Pathogenesis is the process by which a disease or disorder develops. It can include factors which contribute not only to the onset of the disease or disorder, but also to its progression and maintenance. The word comes from Greek πάθος pathos 'suffering, disease' and γένεσις genesis 'creation'.
Types of pathogenesis include microbial infection, inflammation, malignancy and tissue breakdown. For example, bacterial pathogenesis is the process by which bacteria cause infectious illness.
Most diseases are caused by multiple processes. For example, certain cancers arise from dysfunction of the immune system (skin tumors and lymphoma after a renal transplant, which requires immunosuppression), Streptococcus pneumoniae is spread through contact with respiratory secretions, such as saliva, mucus, or cough droplets from an infected person and colonizes the upper respiratory tract and begins to multiply.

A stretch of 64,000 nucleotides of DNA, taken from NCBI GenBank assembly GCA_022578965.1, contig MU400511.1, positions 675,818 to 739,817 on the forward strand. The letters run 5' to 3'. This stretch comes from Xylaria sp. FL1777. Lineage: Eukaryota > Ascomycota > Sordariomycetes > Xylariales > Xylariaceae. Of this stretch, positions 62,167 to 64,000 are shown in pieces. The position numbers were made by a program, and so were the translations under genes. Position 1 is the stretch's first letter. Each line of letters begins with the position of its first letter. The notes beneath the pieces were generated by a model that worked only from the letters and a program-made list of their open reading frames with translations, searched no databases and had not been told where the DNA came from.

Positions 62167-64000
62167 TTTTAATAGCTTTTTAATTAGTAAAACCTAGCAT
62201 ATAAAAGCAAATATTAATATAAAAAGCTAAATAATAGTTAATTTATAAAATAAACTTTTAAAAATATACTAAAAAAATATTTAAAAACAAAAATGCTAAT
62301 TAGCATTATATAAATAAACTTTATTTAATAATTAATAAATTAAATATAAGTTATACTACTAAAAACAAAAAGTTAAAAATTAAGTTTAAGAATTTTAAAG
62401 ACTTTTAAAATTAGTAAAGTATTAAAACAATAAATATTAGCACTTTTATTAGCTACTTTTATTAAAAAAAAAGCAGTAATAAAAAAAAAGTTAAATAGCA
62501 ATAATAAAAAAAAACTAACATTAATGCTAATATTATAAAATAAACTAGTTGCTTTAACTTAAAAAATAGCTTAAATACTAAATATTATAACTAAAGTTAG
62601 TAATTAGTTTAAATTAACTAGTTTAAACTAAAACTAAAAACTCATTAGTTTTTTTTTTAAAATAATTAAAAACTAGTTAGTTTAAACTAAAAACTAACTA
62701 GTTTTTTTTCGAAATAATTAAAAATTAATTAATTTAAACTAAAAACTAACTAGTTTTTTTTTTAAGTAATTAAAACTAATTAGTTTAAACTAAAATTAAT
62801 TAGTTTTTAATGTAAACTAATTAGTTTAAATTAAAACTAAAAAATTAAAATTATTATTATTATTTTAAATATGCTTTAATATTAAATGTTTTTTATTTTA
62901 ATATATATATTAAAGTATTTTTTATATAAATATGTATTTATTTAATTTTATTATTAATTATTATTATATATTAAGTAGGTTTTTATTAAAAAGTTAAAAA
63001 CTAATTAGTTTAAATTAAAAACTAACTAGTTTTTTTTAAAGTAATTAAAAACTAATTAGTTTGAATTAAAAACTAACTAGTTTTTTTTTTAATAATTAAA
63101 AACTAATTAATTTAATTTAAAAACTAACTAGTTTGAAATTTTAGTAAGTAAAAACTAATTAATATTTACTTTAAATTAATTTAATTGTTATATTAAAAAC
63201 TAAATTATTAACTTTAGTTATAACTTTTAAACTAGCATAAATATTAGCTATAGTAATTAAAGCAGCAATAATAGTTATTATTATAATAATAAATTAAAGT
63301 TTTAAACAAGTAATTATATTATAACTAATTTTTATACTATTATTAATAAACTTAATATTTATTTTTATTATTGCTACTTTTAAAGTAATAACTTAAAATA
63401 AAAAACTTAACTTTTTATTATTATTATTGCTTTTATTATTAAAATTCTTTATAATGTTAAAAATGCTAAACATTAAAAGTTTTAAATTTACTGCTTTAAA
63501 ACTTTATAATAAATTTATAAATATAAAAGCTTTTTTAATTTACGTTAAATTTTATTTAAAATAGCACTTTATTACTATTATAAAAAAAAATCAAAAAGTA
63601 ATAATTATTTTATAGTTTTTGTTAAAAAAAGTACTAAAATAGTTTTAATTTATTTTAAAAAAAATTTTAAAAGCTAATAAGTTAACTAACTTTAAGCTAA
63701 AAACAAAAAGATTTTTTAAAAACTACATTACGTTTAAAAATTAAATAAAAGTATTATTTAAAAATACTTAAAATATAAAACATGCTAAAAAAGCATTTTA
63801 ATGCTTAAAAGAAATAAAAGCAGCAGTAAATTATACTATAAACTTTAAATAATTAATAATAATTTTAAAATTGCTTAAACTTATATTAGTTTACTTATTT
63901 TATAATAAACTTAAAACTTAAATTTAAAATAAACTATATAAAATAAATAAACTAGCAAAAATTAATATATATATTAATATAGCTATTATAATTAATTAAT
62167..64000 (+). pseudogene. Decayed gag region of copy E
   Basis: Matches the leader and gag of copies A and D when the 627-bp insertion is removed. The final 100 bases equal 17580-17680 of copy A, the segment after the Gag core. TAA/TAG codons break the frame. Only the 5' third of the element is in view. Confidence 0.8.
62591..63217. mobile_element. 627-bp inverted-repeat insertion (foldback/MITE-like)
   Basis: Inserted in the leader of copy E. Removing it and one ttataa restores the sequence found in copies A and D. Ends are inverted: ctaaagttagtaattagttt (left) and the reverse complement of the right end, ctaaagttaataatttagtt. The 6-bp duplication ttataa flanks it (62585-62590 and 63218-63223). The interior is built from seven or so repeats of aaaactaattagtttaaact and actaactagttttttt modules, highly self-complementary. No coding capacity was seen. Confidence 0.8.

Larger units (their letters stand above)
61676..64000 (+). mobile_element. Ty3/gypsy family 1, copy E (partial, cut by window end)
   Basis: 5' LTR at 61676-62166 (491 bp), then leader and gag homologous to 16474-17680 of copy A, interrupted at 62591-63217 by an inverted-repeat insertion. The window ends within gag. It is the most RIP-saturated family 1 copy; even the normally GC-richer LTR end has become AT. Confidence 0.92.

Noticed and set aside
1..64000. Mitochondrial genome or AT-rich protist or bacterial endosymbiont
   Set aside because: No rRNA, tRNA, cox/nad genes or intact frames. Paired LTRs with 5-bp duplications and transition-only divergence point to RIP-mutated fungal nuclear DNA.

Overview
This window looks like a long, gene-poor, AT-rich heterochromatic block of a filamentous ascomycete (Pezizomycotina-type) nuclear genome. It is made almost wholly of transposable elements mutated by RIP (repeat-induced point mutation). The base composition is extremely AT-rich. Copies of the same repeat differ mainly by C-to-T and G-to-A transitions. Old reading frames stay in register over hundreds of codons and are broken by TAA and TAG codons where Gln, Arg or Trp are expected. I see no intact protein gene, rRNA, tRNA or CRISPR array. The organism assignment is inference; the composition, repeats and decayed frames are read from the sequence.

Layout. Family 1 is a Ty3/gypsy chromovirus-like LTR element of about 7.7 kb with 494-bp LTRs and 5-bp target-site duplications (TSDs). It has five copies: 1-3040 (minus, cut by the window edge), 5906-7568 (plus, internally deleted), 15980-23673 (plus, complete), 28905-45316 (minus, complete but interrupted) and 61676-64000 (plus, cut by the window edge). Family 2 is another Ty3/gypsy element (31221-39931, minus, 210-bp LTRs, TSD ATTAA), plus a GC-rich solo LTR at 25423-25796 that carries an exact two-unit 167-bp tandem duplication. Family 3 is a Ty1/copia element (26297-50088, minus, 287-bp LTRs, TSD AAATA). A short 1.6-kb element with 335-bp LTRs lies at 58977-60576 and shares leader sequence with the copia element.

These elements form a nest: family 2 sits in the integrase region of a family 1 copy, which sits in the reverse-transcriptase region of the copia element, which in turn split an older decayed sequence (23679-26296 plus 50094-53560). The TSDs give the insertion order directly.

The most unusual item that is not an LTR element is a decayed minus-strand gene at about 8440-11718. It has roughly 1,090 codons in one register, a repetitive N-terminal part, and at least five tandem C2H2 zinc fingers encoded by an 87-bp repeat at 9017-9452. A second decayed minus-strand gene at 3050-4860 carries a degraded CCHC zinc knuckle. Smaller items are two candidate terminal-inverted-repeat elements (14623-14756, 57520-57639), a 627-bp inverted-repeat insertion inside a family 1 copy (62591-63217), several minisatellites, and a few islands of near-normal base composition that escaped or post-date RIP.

The pathogenic mechanisms of a disease (or condition) are set in motion by the underlying causes, which if controlled would allow the disease to be prevented. Often, a potential cause is identified by epidemiological observations before a pathological link can be drawn between the cause and the disease. The pathological perspective can be directly integrated into an epidemiological approach in the interdisciplinary field of molecular pathological epidemiology. Molecular pathological epidemiology can help to assess pathogenesis and causality by means of linking a potential risk factor to molecular pathologic signatures of a disease. Thus, the molecular pathological epidemiology paradigm can advance the area of causal inference.